You think you’re green, but are you really?

By Catherine Early.
(This article originally featured in our event magazine the CLP Daily #3)

Start-ups should measure the impact of a product in the early stages to test assumptions and evolve their thinking.

Product design, marketing, business plans, investment potential…there are many things occupying an entrepreneurs’ thoughts in the early days. Measuring their start-up’s impact on climate change is not necessarily one of them, but there are clear benefits for those who make the effort.

Firstly, going through the process of forecasting the true climate impact of what they are proposing is a really valuable exercise for an entrepreneur because it helps them really hone in on their early proposition, and whether their product is really going to have a positive impact, says Chris Roe, ClimateLaunchpad’s national lead in Germany.

“Thinking through this element really early on is important because it can help shape the business further down the line,” he says.

While these calculations will inevitably just be forecasts while the business is at such an early stage, it could be invaluable for entrepreneurs to work out their thinking around their climate impact, and integrate it into the business model, he adds.

It also provides a start-up with an opportunity to benchmark its impact against business-asusual and competitors, he says. This could be vital information to attract investors, who can use the forecasts for due diligence – a key part of the investment decision-making process, Roe says. It allows them to analyse the assumptions behind the business, and validate those themselves, he adds.

Finally, coming up with early forecasts requires a start-up to establish the key elements that it will track over time. “By going through this exercise now, you can follow the progress of your company through its journey using metrics and parameters that you set up front,” Roe explains.

“Clearly you need your launch to be successful for that to matter, but the ability to have thought this through and see how true you’re staying to your climate credentials as your business grows is really important,” he says.

Measurement methodology
EIT Climate-KIC has developed its own climate tool, which is accessible to entrepreneurs and start-ups on its Accelerator programme. The Climate Impact Forecast (CIF) is a “key differentiator from other early-stage business competitions”, Roe believes.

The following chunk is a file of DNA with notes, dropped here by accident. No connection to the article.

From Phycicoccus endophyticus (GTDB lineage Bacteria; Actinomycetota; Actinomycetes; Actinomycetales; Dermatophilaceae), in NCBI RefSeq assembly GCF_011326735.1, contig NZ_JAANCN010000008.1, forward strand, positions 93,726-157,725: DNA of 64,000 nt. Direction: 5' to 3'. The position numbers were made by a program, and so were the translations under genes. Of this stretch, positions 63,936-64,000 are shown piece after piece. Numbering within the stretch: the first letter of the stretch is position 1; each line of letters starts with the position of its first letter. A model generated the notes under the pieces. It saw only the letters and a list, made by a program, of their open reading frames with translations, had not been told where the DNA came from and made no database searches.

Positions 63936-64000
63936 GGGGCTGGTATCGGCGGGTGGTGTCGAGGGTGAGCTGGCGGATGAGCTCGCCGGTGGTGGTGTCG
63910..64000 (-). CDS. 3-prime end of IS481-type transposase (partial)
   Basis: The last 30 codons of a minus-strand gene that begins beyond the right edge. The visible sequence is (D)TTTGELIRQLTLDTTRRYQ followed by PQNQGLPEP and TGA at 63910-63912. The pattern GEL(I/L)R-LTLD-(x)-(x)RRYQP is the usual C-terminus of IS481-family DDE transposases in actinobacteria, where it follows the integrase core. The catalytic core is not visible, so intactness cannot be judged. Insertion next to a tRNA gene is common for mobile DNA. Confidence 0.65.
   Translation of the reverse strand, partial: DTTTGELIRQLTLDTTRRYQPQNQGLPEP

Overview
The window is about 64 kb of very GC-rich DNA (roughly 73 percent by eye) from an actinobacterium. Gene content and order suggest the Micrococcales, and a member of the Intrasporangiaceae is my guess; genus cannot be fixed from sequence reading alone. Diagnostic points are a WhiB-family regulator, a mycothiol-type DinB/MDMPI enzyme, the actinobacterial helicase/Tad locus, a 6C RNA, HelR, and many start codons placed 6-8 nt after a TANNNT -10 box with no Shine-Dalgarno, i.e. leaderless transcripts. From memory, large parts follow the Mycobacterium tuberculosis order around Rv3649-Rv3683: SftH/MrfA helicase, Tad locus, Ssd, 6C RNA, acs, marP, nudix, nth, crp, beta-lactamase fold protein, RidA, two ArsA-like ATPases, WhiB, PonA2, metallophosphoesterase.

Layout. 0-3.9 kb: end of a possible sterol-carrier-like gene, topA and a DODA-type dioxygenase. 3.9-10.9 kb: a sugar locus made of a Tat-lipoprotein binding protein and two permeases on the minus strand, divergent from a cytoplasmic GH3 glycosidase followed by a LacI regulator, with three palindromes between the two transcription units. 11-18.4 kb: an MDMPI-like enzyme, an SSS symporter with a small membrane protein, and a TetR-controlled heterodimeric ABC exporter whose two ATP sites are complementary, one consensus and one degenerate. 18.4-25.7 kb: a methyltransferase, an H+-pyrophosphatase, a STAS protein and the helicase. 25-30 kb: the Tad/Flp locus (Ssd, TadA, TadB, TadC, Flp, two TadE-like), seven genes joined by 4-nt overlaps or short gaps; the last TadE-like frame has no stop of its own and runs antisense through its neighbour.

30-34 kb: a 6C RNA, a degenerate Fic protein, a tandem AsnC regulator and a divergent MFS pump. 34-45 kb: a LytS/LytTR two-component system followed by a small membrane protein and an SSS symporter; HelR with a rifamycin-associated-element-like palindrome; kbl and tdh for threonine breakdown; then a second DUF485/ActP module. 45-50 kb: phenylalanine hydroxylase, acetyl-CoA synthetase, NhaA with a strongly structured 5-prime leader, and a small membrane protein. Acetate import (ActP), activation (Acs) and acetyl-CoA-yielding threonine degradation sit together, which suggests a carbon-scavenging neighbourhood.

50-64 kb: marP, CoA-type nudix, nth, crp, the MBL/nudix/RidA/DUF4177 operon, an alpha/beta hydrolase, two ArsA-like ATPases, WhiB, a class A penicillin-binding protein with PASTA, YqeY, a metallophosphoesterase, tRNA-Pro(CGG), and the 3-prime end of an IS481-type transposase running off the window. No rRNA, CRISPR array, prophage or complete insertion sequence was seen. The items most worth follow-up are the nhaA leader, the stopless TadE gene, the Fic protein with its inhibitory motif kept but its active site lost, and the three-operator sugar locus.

The CIF breaks impact forecasting down into easy to answer questions, such as how a product is transported, and the result is a green flag for positive climate impact, and the equivalent number of trees or people for the carbon footprint your idea could reduce.

“A cotton or paper bag might not be less impactful than plastic.”

Bram van der Grinten, who developed the CIF, explains that the tool teaches users to think about impact in terms of data, rather than trusting in their own assumptions. “When something sounds green, we’re interested in doing it. But we show them examples where that isn’t true, for example, a cotton or paper bag might not be less impactful than plastic.

“When they use this data, they might discover that they are not impactful, or not in the way they thought. Or they get confirmation that they are, in which case they also learn about what they should prioritise to make further impact,” he says.

It can be motivational and provide guidance, and also increases the potential for innovation to reduce greenhouse gases, he says.

Van der Grinten wants to keep developing the tool so that it can aggregate impacts across several products or solutions that a start-up might have in its portfolio as it transitions into a larger company. “Stay curious,” Van der Grinten advises startups. Innovators should continue to use the CIF as new data becomes available, to see if it changes the overall impact of a product, he says. “Build, measure and learn your start-up, and take impact metrics into account for every cycle.”

Walking the talk
EIT Climate-KIC has also begun to measure the climate impact of the ClimateLaunchpad competition. Up till now, it has focused its impact calculations in terms of economic and social criteria such as the level of investment raised by the start-ups it has supported, the number of jobs created over a three-year period, and the number of start-ups that are still in business.

This year, it has added to that by commissioning a consultant to identify the value of the ClimateLaunchpad competition. It looks at carbon emissions reduction, but also adaptation metrics such as water savings.

“They might discover that they are not impactful, or not in the way they thought.”

It also wants to quantify the value generated by mobilising a broad set of partners in countries that can adapt the ClimateLaunchpad curriculum and methodology to their own circumstances. These networks of green entrepreneurs, now in over 50 countries, are providing entrepreneurs with the support they need to launch businesses.

“There’s a lot of value that we’re creating from training and coaching and participation in the journey from the moment they enroll, to when they’re pitching at the final.

This training can help participants develop their careers in the future, even if the idea they are working on at the time does not work out in the long run, Roe points out. “We want to track all the potential of all these entrepreneurs launching themselves into the world with the intention of doing something positive around climate,” he says.

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